• Ongoing relationship building with stakeholders is positive: The trial was understood from the onset to likely raise numerous regulatory, accountability and legislative uncertainties. To address these uncertainties, Yarra Valley Water proactively developed a Memorandum of Understanding (MoU) with key stakeholders including the local council, EPA Victoria, the Department of Environment, Land, Water and Planning and Melbourne Water. The MoU provided a framework to allow authorities to clarify their intentions with the trial and outlined an agreed methodology for resolving uncertainties.
  • Combination of solutions required: Most of the properties in the Park Orchards area will be able to contain their wastewater on-site, because they have suitable area available for treatment and reuse (irrigation). However, an alternative option was required to service the small number of properties without this area available (e.g. shopping precinct and some residential properties). The trial is helping to determine how such sewerage technologies are best integrated to transition properties from an on-site approach to a reticulated sewerage service.
  • Community engagement identifies broader concerns: Using an online forum, residents of properties unable to contain wastewater on-site provided feedback on the two alternative solutions. As well as voting on the preferred option, the community also sent through comments and concerns outside of these two options. Yarra Valley Water addressed responses in follow-up materials and used the feedback in its conceptualisation of the on-site servicing strategy. This proactive approach to gauging community views assisted Yarra Valley Water in incorporating this information into the design of the works.


This project is applicable for unsewered areas across Australia that are investigating potential upgrades to address poorly performing septic systems. This project is particularly suitable for remote unsewered areas where conventional sewerage servicing is not practical or feasible. Finally, the technologies explored allow increased customer choice in servicing (on-property sewer management vs sewer connection).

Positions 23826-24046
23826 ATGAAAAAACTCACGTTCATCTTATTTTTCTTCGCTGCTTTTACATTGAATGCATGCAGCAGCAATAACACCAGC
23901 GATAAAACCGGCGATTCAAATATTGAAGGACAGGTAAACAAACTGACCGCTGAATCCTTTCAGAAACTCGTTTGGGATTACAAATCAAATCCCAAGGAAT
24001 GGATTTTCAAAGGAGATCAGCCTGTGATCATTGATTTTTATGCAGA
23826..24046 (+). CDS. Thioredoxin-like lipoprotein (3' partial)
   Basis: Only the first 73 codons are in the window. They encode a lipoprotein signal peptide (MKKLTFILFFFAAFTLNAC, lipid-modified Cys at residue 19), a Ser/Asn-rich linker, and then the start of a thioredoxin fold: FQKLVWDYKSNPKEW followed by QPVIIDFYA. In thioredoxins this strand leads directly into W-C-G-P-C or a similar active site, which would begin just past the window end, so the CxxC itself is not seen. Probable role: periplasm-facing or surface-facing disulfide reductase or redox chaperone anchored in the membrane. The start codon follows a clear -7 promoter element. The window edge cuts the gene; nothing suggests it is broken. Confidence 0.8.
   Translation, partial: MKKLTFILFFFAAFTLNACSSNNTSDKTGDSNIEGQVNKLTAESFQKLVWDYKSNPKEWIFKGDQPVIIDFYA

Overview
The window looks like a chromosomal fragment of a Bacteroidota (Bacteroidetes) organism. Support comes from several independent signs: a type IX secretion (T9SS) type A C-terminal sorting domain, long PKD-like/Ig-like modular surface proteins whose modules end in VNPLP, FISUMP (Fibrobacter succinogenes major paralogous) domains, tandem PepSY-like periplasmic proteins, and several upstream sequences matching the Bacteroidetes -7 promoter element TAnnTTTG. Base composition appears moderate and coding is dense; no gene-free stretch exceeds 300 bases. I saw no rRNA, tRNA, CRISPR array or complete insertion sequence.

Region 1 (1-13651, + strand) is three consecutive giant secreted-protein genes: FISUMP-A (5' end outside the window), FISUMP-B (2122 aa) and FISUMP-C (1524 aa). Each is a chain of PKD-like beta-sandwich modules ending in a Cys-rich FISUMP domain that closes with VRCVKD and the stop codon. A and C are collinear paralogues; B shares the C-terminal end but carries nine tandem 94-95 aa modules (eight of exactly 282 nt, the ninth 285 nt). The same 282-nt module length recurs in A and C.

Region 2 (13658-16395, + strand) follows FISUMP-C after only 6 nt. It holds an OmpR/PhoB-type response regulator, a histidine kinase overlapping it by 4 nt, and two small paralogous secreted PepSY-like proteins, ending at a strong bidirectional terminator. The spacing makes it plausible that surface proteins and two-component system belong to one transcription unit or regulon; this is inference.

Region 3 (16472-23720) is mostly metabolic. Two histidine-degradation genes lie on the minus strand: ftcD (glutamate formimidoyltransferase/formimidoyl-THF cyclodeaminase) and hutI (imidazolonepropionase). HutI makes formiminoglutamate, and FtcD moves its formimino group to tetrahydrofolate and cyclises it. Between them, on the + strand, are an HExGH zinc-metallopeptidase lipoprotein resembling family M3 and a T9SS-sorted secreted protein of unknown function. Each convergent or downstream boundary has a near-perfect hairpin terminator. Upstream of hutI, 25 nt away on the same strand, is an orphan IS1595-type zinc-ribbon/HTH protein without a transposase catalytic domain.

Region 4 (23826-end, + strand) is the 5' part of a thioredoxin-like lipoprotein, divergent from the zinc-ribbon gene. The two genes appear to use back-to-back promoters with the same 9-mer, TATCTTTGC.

Before, during and after septic system replacement

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Park Orchards and Ringwood North, VIC, Australia


New Zealand Land Treatment Collective (NZLTC) Annual Conference Best Overall Paper for conference paper titled “Baseline and verification monitoring from Yarra Valley Water’s on-site wastewater management trial”.

The outcomes

Cities providing ecosystem services

  • Improved waterway health:   Fewer nutrients are entering downstream waterways.

Cities as water supply catchments

  • Local use of water:   Wastewater will be treated on-site and used for irrigation.
  • Testing innovative solutions:   Five different on-site technologies will be trialled to inform future investment across the Park Orchards area.
  • Development of a new on-site system:   The new on-site system has potential for use within the industry to reduce ongoing maintenance and electricity consumption.

Cities comprising water sensitive communities

  • Engaged community:  The community has been proactively involved and informs the decision-making process through a community panel and online forums.
  • On-site solutions:  Approximately 85% of the properties in the trial area are able to contain wastewater on site.

Business Case

Costs* Benefits
  • Ongoing maintenance costs for an on-site approach is approximately double that of sewer connection.
  • $90 p.a. per property electricity costs via on-site approach compared with $60 p.a. via sewer connection.
  • There is reduced duplication of costs from residents building their own septic system ($15,000-$20,000) and then decommissioning it ($5,000) to connect via a sewer connection.
  • Private plumbing costs for connection to on-site systems are comparable with sewer connection via pressure sewer systems.
  • There are average up-front capital cost savings of over $8,000 per property via a decentralised servicing approach when compared with a traditional sewer connection.
  • Improved management of wastewater in the Park Orchards community sewerage area will address over 1,800kg of nutrients and 18 trillion virus which are currently entering the local environment.
  • There is local reuse of wastewater for beneficial purposes and reduced potable water use for irrigation purposes.
  • Reduced large scale infrastructure construction from on-site systems minimising deep excavations and associated vegetation damage.
  • This approach for low density properties is a familiar servicing approach, compared with using metropolitan based sewerage technologies.


* These are preliminary costs incorporating the cost of maximising the use of on-site systems as well as reticulated sewer for properties where on-site containment is not possible for the 1,250 lot service area.